Dealing With Your Child's Bad Attitude
If your child's behavior is within acceptable limits, but her attitude is sulky, negative, or outright rebellious, welcome to the club. Pre-teens and teens often express their need for independence and self-sufficiency by sighing or slouching through the day.
Attitude is a slippery thing to get a handle on, but if you're hearing "You can't tell me what to do," more than you'd like, it's time to set limits. Pre-teens and teens tend to act as if "having attitude" is something to be proud of, and it's your job to set the record straight.
The key, say experts, is respect. Tell your child you expect to be spoken to respectfully, and set consequences for speech and behavior that's disrespectful. (Of course, respect is a two-way street, and you'll get better results if you model respectful behavior toward your child as well.)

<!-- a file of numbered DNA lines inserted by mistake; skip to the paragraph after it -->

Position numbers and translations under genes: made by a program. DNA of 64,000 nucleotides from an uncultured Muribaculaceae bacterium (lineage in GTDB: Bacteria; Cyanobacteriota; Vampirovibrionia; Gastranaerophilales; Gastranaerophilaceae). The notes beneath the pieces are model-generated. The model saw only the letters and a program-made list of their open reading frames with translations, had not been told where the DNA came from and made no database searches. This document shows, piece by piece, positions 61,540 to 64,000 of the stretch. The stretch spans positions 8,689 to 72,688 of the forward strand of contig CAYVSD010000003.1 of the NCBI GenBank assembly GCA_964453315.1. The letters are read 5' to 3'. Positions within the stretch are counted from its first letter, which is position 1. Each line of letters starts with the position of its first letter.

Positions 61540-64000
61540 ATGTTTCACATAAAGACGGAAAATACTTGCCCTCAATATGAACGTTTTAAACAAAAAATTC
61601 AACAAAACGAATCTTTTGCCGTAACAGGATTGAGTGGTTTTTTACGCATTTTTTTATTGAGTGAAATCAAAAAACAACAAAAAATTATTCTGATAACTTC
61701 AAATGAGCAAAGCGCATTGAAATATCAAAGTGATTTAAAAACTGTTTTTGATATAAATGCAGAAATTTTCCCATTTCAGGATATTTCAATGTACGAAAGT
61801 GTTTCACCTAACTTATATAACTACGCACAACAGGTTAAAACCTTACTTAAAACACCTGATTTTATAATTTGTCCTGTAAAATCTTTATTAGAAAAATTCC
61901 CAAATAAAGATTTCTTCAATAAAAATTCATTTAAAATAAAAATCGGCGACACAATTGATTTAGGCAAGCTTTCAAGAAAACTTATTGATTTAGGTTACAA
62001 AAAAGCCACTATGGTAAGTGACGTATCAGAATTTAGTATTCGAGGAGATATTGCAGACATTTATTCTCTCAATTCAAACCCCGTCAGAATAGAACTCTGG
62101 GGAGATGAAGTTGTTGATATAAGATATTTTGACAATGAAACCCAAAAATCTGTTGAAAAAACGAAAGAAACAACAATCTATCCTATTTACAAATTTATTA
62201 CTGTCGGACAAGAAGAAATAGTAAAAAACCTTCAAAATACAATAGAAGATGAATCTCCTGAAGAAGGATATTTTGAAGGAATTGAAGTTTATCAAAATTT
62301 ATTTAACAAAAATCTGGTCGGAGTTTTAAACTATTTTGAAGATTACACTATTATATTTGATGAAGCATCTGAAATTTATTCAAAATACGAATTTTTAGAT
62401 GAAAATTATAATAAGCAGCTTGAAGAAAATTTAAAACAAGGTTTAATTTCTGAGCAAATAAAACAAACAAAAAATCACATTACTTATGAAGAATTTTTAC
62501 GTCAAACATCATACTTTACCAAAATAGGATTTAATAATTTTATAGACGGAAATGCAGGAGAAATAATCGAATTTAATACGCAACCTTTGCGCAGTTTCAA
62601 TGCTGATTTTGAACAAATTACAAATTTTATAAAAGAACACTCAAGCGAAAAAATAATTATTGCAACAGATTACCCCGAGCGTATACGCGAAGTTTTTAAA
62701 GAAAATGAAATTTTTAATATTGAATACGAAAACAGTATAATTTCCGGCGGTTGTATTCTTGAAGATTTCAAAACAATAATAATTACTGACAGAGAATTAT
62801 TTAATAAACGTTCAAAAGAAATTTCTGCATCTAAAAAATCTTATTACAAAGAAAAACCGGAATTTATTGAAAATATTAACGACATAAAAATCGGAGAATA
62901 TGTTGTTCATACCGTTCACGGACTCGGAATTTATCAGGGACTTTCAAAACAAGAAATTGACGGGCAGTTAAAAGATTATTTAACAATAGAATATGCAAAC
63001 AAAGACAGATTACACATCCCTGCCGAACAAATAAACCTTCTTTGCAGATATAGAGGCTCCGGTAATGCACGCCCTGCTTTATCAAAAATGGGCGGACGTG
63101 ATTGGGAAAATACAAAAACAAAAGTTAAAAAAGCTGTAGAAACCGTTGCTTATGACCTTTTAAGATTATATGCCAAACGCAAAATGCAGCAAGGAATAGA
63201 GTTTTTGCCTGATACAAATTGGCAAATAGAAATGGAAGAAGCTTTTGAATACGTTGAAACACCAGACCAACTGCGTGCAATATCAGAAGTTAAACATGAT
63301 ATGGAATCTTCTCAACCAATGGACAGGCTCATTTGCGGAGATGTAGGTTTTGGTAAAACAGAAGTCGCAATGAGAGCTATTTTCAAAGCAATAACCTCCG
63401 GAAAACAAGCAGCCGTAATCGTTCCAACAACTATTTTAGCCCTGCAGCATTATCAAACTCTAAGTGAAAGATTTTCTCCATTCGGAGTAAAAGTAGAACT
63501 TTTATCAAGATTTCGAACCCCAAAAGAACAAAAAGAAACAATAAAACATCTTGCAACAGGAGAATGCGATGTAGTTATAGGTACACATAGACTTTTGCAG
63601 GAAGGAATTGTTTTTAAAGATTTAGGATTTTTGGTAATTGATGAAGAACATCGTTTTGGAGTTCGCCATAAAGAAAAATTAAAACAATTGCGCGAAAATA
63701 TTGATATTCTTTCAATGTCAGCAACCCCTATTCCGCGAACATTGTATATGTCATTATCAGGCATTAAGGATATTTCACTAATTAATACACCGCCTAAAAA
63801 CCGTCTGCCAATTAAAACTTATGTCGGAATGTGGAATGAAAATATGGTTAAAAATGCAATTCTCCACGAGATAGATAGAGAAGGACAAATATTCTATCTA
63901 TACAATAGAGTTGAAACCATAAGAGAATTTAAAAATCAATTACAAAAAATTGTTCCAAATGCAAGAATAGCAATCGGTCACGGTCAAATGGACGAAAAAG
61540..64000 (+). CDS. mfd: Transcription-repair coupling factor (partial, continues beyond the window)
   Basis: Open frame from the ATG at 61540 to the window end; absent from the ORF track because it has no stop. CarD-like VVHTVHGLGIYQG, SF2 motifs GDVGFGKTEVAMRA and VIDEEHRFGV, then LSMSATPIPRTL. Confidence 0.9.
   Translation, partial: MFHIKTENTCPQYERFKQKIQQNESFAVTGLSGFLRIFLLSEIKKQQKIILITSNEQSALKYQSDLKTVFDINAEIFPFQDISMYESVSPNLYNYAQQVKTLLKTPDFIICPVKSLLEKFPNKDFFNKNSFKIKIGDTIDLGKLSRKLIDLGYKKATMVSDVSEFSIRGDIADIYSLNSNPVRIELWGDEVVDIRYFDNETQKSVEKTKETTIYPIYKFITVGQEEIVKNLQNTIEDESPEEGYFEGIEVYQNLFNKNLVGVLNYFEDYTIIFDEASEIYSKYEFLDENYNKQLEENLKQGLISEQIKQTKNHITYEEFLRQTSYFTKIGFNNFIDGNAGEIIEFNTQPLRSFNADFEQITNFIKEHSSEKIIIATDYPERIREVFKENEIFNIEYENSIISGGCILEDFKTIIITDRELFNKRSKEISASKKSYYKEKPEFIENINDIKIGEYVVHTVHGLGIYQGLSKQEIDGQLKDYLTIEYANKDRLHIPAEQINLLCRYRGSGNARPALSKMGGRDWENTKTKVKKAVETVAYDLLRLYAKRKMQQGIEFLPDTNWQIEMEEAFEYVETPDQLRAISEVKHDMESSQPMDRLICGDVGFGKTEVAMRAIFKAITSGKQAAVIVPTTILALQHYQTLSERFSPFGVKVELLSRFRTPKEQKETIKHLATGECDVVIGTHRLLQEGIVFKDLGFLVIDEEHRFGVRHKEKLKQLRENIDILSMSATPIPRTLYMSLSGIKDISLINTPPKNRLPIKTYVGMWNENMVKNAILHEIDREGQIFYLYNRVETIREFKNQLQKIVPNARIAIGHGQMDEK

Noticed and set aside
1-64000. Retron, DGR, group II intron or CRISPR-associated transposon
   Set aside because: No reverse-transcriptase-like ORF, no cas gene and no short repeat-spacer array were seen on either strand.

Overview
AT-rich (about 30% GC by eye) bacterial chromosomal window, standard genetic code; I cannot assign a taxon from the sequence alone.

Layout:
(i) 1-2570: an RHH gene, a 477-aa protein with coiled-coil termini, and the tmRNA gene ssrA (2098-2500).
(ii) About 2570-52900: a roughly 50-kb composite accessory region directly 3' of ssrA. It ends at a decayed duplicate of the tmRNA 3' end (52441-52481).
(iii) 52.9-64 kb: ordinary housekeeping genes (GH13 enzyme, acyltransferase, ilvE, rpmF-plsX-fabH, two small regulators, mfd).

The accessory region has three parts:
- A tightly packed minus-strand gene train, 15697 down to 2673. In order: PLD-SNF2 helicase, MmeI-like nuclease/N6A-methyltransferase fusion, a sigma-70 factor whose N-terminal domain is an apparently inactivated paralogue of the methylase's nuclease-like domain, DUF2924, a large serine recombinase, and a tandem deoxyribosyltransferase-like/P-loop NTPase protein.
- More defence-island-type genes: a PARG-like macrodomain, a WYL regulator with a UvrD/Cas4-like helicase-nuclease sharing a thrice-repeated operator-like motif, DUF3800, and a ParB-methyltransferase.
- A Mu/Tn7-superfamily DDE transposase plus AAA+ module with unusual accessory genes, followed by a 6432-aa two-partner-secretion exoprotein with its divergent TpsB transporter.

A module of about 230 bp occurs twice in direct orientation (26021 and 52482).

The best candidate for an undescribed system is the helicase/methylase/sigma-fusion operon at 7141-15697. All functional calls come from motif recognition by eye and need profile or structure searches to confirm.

Don't be fearful about coming across as too hard-line, says Madeline Levine, a child psychologist and author of "The Price of Privilege." Parenting is 50 percent warmth and 50 percent discipline, and today's parents, she says, tend to err on the side of too much warmth.
"The fact that you won't tolerate eye rolling or door slamming doesn't mean you don't have a good relationship," Levine says.
In fact, refusing to tolerate bad attitude will pay off for the whole family by making your home a safe sanctuary from the disrespect and conflict your child probably experiences at school.